United NationsDepartment of Economic and Social Affairs Sustainable Development

Mauritius

Distinguished Chair, Thank you.
I wish to thank the panelists of yesterday and today for their very thought-provoking
presentations and their enthusiasm.
Mauritius wishes to associate itself with the statements made on behalf of the G77&China and
on behalf of AOSIS.
Mr Chair,
Over the past years, Mauritius has been implementing SCP practices in a number of fields, using
economic instruments such as through progressive and differential tariffs in the electricity and
water sector, and through public awareness campaigns. The primary and secondary school
curricula now include modules on waste avoidance, and focus on empowering children and
youth in adopting more sustainable lifetsyles. However, activities and initiatives were scattered
and were not viewed as being sufficiently integrated and effective and needed to be catalysed
and upscaled, especially within the new policy of ?Maurice Ile Durable? ? ?Mauritius Sustainable
Island?, which we are pursuing since 2007. In this spirit, our new 2007 National Environment
Policy highlighted SCP as a priority area of intervention which required multistakeholder
commitment and action.
Mr Chair,
In 2008, with assistance of UNEP, Mauritius was privileged to be one of the pilot countries in
Africa to have developed a National Programme on SCP, after wide national multistakeholder
dialogue. During that process, Mauritius tested the methodological approach in the development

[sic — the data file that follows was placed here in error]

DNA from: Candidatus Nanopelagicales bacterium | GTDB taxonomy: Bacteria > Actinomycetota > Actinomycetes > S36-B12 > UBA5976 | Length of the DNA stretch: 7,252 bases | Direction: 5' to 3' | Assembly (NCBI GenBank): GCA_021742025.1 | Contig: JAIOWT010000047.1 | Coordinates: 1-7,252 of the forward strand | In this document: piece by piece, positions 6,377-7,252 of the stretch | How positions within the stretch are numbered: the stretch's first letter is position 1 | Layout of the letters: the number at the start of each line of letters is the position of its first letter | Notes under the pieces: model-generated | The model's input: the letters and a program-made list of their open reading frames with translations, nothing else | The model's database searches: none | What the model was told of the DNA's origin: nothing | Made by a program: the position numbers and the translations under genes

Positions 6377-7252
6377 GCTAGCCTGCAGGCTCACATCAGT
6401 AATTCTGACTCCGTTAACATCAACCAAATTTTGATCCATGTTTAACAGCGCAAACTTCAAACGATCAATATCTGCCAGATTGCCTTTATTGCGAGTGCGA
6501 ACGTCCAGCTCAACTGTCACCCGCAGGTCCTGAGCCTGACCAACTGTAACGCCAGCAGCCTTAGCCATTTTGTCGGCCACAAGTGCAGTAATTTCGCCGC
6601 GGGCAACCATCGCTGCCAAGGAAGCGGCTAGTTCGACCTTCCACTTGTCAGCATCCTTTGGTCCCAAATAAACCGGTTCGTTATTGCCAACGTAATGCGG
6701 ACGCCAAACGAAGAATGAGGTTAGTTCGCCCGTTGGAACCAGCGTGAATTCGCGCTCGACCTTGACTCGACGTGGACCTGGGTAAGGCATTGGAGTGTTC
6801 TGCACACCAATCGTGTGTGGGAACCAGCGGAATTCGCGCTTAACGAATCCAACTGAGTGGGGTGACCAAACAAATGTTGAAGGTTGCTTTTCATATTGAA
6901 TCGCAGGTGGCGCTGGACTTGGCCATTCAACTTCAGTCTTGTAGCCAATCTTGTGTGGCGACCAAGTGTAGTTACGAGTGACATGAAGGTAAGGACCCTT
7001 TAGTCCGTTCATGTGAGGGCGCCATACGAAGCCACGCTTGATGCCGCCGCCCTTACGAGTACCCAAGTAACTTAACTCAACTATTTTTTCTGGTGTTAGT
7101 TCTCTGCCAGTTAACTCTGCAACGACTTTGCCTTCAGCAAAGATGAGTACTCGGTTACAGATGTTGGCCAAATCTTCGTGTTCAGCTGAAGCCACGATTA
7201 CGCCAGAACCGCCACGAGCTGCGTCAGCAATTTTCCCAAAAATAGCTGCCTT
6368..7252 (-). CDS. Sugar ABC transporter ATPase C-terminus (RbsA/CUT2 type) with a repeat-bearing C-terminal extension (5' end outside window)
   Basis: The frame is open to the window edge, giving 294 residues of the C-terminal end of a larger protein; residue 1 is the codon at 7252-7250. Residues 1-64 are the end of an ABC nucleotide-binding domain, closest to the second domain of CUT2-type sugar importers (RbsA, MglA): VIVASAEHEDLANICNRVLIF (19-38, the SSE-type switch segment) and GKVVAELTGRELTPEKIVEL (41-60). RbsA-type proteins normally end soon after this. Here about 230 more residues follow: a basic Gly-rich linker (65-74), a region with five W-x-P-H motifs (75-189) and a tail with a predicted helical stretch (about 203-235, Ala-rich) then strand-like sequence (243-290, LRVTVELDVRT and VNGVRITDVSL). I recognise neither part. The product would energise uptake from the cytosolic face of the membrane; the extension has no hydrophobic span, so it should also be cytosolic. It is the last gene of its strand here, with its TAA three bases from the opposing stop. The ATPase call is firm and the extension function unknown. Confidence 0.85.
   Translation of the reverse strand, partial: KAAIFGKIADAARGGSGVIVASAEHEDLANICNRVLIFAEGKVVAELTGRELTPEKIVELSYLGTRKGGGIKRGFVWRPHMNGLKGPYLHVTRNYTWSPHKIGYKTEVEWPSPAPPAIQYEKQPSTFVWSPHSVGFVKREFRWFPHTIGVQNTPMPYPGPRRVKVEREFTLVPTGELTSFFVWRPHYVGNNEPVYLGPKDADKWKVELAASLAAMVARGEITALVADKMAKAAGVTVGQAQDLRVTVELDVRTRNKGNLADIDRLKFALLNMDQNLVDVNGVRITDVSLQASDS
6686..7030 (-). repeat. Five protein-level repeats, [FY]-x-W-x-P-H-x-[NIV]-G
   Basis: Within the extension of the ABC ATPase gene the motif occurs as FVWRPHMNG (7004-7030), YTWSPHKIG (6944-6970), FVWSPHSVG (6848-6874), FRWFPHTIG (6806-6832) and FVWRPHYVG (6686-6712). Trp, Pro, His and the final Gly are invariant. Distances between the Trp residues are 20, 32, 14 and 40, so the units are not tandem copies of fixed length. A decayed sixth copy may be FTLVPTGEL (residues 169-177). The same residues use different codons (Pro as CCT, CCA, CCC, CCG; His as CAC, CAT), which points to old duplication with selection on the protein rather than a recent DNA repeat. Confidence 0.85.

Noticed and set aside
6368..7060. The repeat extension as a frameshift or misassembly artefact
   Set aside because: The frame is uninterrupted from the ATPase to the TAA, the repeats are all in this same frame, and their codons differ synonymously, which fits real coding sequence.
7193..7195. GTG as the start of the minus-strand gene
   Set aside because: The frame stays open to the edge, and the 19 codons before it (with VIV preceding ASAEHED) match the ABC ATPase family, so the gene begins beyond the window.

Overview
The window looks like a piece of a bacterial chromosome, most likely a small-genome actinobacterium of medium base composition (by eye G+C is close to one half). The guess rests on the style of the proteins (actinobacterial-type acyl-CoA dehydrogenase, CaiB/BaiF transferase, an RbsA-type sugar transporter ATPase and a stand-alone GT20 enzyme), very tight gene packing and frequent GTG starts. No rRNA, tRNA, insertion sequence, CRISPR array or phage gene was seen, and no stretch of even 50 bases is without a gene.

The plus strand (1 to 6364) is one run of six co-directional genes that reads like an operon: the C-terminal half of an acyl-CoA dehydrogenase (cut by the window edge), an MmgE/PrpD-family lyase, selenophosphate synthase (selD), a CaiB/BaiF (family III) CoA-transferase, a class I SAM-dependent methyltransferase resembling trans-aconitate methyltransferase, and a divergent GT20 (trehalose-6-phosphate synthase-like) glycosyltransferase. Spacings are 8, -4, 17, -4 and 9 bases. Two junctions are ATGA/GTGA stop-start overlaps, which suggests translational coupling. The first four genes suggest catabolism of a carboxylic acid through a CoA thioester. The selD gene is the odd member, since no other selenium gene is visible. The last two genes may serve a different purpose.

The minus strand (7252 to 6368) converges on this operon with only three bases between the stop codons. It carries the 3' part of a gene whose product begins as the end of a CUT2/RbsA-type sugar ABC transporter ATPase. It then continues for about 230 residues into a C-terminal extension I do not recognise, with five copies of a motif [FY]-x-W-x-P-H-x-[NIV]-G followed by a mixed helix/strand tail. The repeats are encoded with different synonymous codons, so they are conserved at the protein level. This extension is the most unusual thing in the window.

of SCP programmes, entitled ?Planning for Change?.
Our SCP programme is now under implementation by various agencies. Activities have been
completed or are under way in fields such as youth empowerment, sustainable public
procurement, rainwater harvesting and extended producer responsibility, in many instances with
assistance from UNEP. Consumer education for sustainable choices range from social
consumption, e.g. financial services, to eco-choices related to packaging.
Mr Chair,
Although we believe that Governments need to ?lead by example?, in Mauritius, the private
sector has been fully involved in the process and are continuously encouraged to come up with
innovative SCP approaches that would meet their needs. The significant potential productivity
and competitiveness gains represent the best advocate for SCP. However, we realize that specific
support is required for the small, medium and micro enterprise sector to embark in SCP
practices, as small size and market forces, especially in a SIDS, represent serious barriers to
SCP.
Mr Chair,
As a net-importing country, we have been overwhelmed with imported goods, services and
lifestyles, and are struggling with unsustainable consumerism. However, implementing SCP only
at local and national levels, without a global shift towards more sustainable patterns of
production and consumption, runs the risk of making our export-oriented economy more
vulnerable to exogenous shocks.
Traditional island living was more sustainable and needs to be revalorized. However, in 2010,
access to appropriate infrastructure (such as cycling lanes, low-carbon transport options,
sustainable resource utilization, cleaner technology), to appropriate information and to adequate
financing in a timely manner, is essential to ensure this transition to more sustainable lifestyles.
Mr Chair,
Sustainable development is not possible without SCP.
Thank you.
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